A week ago Thursday, Sally tried to print the New York Times crossword puzzle. Unexpectedly, the page that came out was blank, so she asked me if I could do it.
First, I tried to print it from my computer in order to rule out that the problem was with Sally’s MacBook Pro, but I got a blank page, too. Then I tried printing a different page from my computer to rule out that the problem was with the Times website.
Then I turned the printer off and waited a minute before re-starting it. Another blank page emerged, so I knew the problem wasn’t with the printer’s software.
Next I tried to copy a page directly from the printer’s flatbed.
Whoa! It printed the colors but the black was missing. At that point it dawned on me that I had been getting blank sheets because the pages I had been trying to print were in black-and-white and the black ink wasn’t printing.
I checked the ink level and and, unexplicably, it showed the black cartridge was more than half-full. Odd…
But I replaced the cartridge anyway and…it printed perfectly!
A few hours later, it occurred to me that the process I used to solve the problem was a lot like playing Wordle. If you haven’t tried it yet, here’s a link that explains it.
Basically, the Wordle program selects a 5-letter word each day at random and you have 6 guesses to figure out what it is. You receive feedback after each guess telling you which letters (if any) are in the target word and whether you’ve guessed the right locations for any of those letters. You solve the puzzle by using the information you learn from each guess in order to make your next guess. I’ve been able to solve them all since I started playing and it usually takes me four guesses…but it’s the thinking it through that’s fun!
Can you see why fixing the printer reminded me of Wordle? Each attempt I made to print the crossword provided me with new information that I used to create the next attempt. With each try, I learned what was not the problem, thereby narrowing my remaining choices until I hit upon the solution.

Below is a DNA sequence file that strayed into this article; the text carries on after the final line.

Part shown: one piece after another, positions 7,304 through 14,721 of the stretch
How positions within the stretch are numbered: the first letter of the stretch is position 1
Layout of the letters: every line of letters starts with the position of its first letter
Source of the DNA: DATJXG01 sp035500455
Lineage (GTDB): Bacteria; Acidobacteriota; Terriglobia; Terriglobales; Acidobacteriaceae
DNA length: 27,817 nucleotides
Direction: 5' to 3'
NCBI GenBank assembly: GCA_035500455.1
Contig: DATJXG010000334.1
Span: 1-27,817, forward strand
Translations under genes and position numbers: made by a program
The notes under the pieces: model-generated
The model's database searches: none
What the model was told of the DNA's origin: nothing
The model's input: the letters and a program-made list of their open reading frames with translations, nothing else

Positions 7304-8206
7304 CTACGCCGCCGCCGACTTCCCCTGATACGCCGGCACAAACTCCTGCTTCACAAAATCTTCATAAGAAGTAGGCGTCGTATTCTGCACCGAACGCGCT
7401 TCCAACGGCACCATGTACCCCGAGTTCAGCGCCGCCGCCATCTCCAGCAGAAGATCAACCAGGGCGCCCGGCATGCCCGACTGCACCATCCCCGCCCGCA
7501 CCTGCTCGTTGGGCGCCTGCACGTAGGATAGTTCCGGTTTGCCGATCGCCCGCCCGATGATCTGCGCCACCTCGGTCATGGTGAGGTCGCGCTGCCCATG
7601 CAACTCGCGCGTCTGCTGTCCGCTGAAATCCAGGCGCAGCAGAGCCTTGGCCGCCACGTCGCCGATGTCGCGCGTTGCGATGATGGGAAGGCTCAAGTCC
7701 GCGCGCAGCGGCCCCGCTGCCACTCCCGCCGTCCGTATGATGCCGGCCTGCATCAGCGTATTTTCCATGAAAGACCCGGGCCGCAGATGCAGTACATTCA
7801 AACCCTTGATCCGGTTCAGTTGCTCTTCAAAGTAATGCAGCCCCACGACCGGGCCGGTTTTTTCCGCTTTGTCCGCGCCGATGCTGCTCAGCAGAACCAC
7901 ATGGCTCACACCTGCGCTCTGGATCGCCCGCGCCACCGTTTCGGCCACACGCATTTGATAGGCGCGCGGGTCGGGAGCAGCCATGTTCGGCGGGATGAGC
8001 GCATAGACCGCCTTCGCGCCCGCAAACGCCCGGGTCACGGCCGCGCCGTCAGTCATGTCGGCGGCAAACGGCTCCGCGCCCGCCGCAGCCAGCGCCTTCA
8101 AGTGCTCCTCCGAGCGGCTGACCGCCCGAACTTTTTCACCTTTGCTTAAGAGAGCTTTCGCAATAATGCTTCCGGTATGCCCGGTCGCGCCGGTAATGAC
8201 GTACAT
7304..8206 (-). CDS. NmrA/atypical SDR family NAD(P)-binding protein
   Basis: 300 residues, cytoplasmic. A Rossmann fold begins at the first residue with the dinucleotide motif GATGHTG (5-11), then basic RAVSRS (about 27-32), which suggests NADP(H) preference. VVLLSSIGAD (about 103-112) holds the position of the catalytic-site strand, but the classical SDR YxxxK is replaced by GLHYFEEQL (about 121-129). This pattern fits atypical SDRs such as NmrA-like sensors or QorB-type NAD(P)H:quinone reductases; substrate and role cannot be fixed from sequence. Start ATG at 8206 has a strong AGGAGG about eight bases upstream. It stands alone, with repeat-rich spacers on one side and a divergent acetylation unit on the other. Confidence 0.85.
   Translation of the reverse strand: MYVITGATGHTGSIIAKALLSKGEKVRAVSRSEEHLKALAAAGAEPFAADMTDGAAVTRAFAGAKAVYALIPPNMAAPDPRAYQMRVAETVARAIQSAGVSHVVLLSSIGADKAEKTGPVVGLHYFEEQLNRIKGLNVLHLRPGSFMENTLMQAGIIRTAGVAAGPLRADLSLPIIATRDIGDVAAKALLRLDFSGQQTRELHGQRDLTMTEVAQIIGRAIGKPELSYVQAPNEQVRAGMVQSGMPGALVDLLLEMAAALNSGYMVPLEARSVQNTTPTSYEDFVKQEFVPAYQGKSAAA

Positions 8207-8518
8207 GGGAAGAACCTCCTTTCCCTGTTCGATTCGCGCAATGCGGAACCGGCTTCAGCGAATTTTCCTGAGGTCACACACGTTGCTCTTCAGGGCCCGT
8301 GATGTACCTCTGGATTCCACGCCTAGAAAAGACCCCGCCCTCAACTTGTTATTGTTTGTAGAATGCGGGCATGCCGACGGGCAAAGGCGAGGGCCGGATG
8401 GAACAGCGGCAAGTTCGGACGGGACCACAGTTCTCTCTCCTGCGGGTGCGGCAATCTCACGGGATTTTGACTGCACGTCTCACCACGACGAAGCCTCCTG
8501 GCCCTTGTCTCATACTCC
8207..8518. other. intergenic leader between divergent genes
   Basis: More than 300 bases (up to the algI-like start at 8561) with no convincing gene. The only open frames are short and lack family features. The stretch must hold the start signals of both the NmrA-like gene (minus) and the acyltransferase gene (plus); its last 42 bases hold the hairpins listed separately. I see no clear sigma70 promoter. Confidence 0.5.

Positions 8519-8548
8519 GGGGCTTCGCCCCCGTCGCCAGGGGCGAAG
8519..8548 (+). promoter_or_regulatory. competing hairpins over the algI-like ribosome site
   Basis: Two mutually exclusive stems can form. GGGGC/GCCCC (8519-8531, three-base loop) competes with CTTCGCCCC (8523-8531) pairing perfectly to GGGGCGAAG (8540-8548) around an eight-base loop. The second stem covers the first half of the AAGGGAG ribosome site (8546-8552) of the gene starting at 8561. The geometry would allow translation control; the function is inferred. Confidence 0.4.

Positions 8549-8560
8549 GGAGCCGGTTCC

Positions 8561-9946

(Yes, yes…I know…If I started out by trying to print a picture in color, I would have solved the problem in 2 tries instead of 5!)
So why am I writing about fixing printers and playing word games? Because they both rely on executive functioning, in this case, the ability to develop and implement a strategy and to learn from new information.
In dementia, it’s not just memory that goes. It also hits your prefrontal cortex and impairs your reasoning and ability to execute complex tasks. Typical symptoms are having trouble balancing your checkbook or following a recipe correctly.
Having played it for a month now, I’m thinking that Wordle might be a good measure of executive functioning that could be used as an early warning sign for mild cognitive impairment. Here’s why:
For a simple game, it’s actually a pretty challenging cognitive task. You have to learn from each trial and apply that information to your next guess. You have to focus on—not only the letters that are part of the solution—-but on those that you have been told are NOT part of the solution. And you have to pay attention to location, as well.
Because all the information from each guess is available to you on your device all the time, short-term memory is not a major contributor to solving the puzzle. The game really isolates two factors: your executive functioning and your ability to recall words. Both are affected in dementia.
As I do the puzzle each day, I have to take my time because I make a lot of mistakes. (Fortunately, a guess is not recorded until you hit the ‘return’ key, so you have time to correct errors.) I’ll get excited about a guess and then realize it uses a letter that I already know is not part of the solution. Or I’ll place one of the letters in the solution in a position that I know it can not occupy. Or worse yet, I’ll come up with a word that does not use all the letters I already know are part of the answer.
Can you see how easy it is to make mistakes? Can you see how critical it is to check and double check your guesses before submitting them? Can you see how the errors you make in Wordle might translate into the kinds of real-life errors you make around the house?
I hope there are neuropsychologists out there running experiments to test whether performance on Wordle is correlated with cognitive decline. If so, I can’t wait to see the results!